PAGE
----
Styling Librarian: Partner Reading Treasures
Partner reading treasures:
What a wonderful experience it is when your child is able to partner read with you. *And then read TO you!
I adore reading with my son in partner reading situations. We’ve grown to the point of him trading off reading every other page or chapter of fun books such as George and Martha by James Marshall and Mr. Putter and Tabby by Cynthia Rylant. Also we’ve jumped to him reading fun books such as Elephant and Piggie by Mo Willems and Super Fly Guy by Ted Arnold to me.
Here are my favorite partner reading resources:
1. You Read to Me, I’ll Read to You – all of them! by Mary Ann Hoberman, illustrated by Michael Emberley
Poetry/rhymes/stories combined! What treasures these are! I recommend reading one a day, at least!
2. We Both Read books! Have you seen these? Purposefully created for parent/child or older/younger sibling or upper grade/younger grade read together time! I really appreciate the intention of these books. I especially find the non-fiction titles the most appealing. They’re terrific for parents concerned about co-reading without intimidating text and also providing students the opportunity for successful, interesting reading.
Here’s the webpage with samples and more information- I recommend looking into your local library for some of these titles:
3. Read poetry books together! I’m not joking. I believe to thoroughly engage your child from beginning on, you should read a poem a day, even if it is the same poem every day. Pick a book that is interesting to you and your child.
Read lines, have a child read back a line, choose a line or word in the poem you think your child will be successful reading with you. My son and I read one poem a day from I’ve Lost My Hippopotamus by Jack Prelutsky and enjoyed quite the humorous poem here and there.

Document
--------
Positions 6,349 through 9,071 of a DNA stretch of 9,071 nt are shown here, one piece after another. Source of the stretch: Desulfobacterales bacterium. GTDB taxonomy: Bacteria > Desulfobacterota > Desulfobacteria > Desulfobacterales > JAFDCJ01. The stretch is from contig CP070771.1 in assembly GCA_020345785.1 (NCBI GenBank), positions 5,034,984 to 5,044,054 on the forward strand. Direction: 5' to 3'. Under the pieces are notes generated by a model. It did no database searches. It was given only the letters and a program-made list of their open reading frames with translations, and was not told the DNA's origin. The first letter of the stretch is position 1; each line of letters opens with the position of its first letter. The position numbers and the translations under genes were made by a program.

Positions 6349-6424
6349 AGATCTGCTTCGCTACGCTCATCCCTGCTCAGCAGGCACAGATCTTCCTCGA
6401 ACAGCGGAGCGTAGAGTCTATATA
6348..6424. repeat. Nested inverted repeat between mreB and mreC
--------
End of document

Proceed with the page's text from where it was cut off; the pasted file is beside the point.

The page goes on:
Then when we were done with this poetry book, I began this poetry book, Nest, Nook & Cranny by Susan Blackaby since my child now is interested in animals…
4. Use Rebus Stories! It is fun to have your child successful decode stories and co-read the books (or magazines). I love rebus books but honestly loved reading Your Big Backyard magazine because I knew that I’d get to the rebus story that I could co-read. Big Backyard plus The rebus book I was excited about recently is:
5. Last but not least, pick a favorite book you’ve read aloud numerous times and see how well you and your child can partner read together- my favorite experience with this is Sandra Boynton’s books. Personally, I turned almost every one of her books into a song (probably because of her brilliant book/cd combos) so it wasn’t too hard to trade off pages/lines of the song. Here are my absolute favorite Sandra Boynton books: – the bottom three are top FAVORITES, filled with terrific songs, often sung by quite cool bands!
Here are wonderful reading together tips for parents which includes fabulous book list as well: http://www.ncte.org/positions/statements/readtogether
Here are a few other book books to read together: http://www.blackriverfallslibrary.org/youth-services-2/ten-books-your-teacher-wont-tell-you-to-read/ten-books-to-read-together/